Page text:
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02/11/2007 Archived Entry: "Frosty the rescue dog/"I'm from the government and ...""
THIS IS FROSTY, AN AUSTRALIAN CATTLE DOG PUP who spent her first six months shut in a horse trailer on a Midwestern farm. When temperatures plummeted into the minuses, neighbors who'd been sneaking in at night to feed the 15 or so dogs confined on the property (as I understand the story) took the responsibility of spiriting away the puppies and getting them into shelters. Later, neighbors and rescue groups persuaded reluctant "authorities" to confiscate the rest of the dogs. Many of the mother dogs had been chained in the open with freezing rain and snow falling on them.
The tale of how Frosty got from the bleak Midwest to the hills and forests of Cabin Sweet Cabin is one of small miracles performed by real human angels. The story was marred by the intervention of one demon -- whose name and evil works will be familiar to you.
In all my years in rescue, I don't think I've seen so many people working so smoothly and professionally together to benefit a dog. (Unsocialized dogs and dogs that have gotten used to living in their own urine and feces present special problems. Thus the need for an interstate transport; Frosty and her siblings are considered "unadoptables" until major problems are overcome. And yes, indeed, this is an unusual week for long-distance doggie dealings at Wolfesblog.)
Once out of the hands of the human beast who imprisoned her, Frosty's story is mostly one of those angels -- the woman who decided that four unadoptable puppies in a kill shelter should live -- the breed-specific list whose members stepped up to answer her pleas -- the shelter whose managers not only released the dogs without fees but also provided free crates, spays, vaccinations, collars, leashes, and food -- the shelter worker who happened to be driving a long way to a city with a big "hub" airport -- the "overnight" foster home in that city that turned into a three-day stay -- the rescue-transport coordinator and her airline-pilot husband who pulled strings to get Frosty a free flight -- the donors who stood ready to pay for that flight, had they needed to -- the ad hoc group that will fund some of Frosty's vet care -- and finally my ACD-rescue friend in a nearby state who spent her entire day picking up Frosty and driving her to me from the nearest major airport.
But there was one moment -- one long, frozen moment (the one that resulted in that "overnight" stay turning into several days) -- where that demon stuck his irritating little pitchfork into the arrangements. That demon -- no surprise -- was the *&^%$ federal government.
No, we didn't have masked SWAT thugs swooping down to commit puppycide with flash-bangs and MP-5s. We didn't even have bureaucrats telling us we forgot to dot our "i's" in triplicate. No asset confiscation squads tried to cook up a case of "U.S. v One Puppy, Crate, Leash, Collar, Tag, and Ziplok Baggie of Science Diet Kibble." Nothing so dramatic. In this case, the government's role was passive and mostly off-stage. But it brought things to a grinding halt.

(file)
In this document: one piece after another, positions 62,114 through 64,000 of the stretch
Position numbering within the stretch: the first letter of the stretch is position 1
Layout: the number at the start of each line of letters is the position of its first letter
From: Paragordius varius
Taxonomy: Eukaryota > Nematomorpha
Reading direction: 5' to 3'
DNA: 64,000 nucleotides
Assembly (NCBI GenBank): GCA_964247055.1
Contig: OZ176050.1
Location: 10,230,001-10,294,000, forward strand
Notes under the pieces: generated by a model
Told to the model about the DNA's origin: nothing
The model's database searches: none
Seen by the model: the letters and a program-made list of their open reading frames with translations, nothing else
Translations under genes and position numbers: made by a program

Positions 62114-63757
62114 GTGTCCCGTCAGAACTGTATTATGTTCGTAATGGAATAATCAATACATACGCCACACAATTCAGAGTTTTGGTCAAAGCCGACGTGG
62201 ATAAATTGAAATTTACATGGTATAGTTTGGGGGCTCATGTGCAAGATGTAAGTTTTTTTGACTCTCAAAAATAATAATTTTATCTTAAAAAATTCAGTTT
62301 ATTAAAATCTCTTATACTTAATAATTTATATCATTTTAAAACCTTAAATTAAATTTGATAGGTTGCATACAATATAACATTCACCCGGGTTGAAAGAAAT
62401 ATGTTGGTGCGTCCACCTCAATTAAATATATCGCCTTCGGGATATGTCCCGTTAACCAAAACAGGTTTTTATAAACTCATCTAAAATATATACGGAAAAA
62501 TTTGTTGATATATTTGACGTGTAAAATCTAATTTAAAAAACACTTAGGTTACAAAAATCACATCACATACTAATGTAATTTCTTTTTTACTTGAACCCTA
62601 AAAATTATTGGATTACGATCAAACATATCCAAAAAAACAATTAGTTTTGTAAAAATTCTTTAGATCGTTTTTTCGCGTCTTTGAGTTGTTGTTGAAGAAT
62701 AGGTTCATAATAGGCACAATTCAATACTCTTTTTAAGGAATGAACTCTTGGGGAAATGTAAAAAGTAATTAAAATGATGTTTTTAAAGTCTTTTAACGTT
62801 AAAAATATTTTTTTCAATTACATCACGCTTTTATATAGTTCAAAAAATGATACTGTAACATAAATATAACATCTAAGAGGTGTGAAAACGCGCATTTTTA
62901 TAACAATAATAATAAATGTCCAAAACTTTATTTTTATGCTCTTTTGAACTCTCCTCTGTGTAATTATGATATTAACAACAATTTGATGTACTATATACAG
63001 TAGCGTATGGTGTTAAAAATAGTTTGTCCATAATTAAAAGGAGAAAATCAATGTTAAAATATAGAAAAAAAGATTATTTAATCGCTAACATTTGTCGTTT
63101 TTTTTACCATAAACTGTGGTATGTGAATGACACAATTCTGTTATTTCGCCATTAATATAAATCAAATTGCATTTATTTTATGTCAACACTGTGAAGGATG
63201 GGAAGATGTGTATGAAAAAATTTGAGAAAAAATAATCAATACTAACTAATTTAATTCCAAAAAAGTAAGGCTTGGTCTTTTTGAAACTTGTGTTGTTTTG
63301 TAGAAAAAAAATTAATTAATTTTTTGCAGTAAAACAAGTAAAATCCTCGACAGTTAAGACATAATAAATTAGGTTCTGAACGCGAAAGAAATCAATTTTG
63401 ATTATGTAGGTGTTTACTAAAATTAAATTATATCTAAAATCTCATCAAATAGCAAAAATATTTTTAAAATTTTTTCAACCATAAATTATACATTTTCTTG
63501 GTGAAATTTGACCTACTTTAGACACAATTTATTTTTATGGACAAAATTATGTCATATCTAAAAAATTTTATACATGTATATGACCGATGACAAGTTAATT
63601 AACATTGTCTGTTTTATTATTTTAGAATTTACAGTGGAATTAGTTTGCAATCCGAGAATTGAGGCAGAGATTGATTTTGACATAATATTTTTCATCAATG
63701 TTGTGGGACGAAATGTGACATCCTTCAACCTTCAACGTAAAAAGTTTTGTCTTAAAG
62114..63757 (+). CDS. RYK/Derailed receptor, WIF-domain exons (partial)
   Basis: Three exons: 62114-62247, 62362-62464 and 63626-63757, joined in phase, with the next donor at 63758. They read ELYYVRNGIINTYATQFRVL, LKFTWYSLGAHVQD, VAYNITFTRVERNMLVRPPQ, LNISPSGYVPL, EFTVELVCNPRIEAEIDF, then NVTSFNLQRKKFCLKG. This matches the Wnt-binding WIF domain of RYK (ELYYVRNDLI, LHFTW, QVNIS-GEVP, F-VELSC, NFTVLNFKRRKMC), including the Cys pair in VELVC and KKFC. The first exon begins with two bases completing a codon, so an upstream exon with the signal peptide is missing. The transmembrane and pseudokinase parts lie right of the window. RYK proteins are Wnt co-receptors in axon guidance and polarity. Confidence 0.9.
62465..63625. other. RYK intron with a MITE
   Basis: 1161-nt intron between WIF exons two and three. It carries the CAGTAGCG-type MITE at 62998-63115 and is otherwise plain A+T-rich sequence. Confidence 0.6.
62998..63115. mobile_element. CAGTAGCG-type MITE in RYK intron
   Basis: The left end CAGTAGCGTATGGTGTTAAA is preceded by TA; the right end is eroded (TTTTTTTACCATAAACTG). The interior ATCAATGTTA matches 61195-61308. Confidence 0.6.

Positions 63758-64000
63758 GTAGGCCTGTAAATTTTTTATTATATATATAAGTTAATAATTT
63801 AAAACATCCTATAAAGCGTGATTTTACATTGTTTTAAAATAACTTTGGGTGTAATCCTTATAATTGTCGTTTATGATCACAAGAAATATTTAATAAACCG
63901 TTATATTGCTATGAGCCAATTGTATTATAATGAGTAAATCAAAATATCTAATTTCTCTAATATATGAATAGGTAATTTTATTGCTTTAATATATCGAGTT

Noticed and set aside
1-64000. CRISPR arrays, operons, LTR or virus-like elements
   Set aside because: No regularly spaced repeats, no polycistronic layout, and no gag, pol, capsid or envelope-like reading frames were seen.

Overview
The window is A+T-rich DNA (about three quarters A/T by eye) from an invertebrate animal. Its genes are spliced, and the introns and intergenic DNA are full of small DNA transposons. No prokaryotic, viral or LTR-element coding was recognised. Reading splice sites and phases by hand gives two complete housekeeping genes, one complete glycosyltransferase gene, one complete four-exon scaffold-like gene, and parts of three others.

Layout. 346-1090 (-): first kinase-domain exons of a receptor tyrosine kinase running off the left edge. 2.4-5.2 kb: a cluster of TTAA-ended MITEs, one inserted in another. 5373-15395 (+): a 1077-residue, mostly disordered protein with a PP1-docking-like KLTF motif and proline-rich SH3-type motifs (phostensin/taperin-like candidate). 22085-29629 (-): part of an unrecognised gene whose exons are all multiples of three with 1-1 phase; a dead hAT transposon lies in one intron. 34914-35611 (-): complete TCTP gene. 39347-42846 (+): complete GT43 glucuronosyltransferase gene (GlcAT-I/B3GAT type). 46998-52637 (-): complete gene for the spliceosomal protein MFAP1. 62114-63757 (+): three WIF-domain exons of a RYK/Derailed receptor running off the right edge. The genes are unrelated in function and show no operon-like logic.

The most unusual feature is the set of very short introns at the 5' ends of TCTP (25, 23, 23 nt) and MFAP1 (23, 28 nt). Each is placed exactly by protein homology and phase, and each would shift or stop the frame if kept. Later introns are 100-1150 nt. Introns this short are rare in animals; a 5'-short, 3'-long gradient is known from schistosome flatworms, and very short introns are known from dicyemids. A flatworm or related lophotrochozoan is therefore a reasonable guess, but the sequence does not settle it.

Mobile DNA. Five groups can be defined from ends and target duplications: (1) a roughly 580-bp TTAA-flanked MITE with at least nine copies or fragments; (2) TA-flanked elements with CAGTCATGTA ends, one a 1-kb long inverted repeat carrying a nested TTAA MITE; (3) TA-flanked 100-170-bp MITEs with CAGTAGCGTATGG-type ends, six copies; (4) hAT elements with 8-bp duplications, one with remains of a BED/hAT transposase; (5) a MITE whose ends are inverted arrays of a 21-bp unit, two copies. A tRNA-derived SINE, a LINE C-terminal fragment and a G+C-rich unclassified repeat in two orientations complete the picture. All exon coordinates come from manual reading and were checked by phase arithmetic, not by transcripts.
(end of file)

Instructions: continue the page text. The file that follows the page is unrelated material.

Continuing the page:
The donors stood ready to fund Frosty's flight. But unless they paid their money to a 501(c)(3) organization, they wouldn't get their tax deductions. The woman who got the ball rolling for the poor four puppies was willing to front her own money for the flight, then collect from the donors. But she was worried the appearance of extra "income" would give her a tax liability. I could arrange for the donations to go to a 501(c)(3), or at least for the 501(c)(3) to send official, IRS-approved thank-you letters, no matter who actually collected the funds. But that 501(c)(3), though totally willing to help, had no credit card to pay quickly for the flight and would in any case have been reluctant to put out its own money until donations were in hand. Yada yada yada.
So the whole rescue ground to a halt -- over taxes. Over *&^%$#@ing, g-ddamned taxes.
Thank you so much for your assistance, fedgov.
That's when the transport coordinator and her pilot husband swooped in with a free flight and saved the day. Once they flew into action, Frosty was here in less than 24 hours. (Don't tell the IRS; they'll probably decide that Frosty owes taxes on the dollar value of her flight. And believe me, this poor pup has troubles enough already, without facing a tax audit.)
I roll my eyes when New Age acquaintances prattle about invisible "angels in our midst." But I know for sure that there are human angels. I roll my eyes when Christian friends speak of the unseen devil and his minions. But I know for sure that there are human equivalents. Frosty's "owner" was one of those; may he rot away the rest of his life on a chain in the snow. And the "I'm from the government and I'm here to help you" crew is no damn better than a cretinous puppy abuser.
But get thee behind us, Satan-on-the-Potomac. The angels overcame.
And welcome to your new foster home, Frosty. Your travels and travails are over. Now, we'll see about repairing the damage those human devils have done to you.
Posted by Claire @ 10:46 AM CST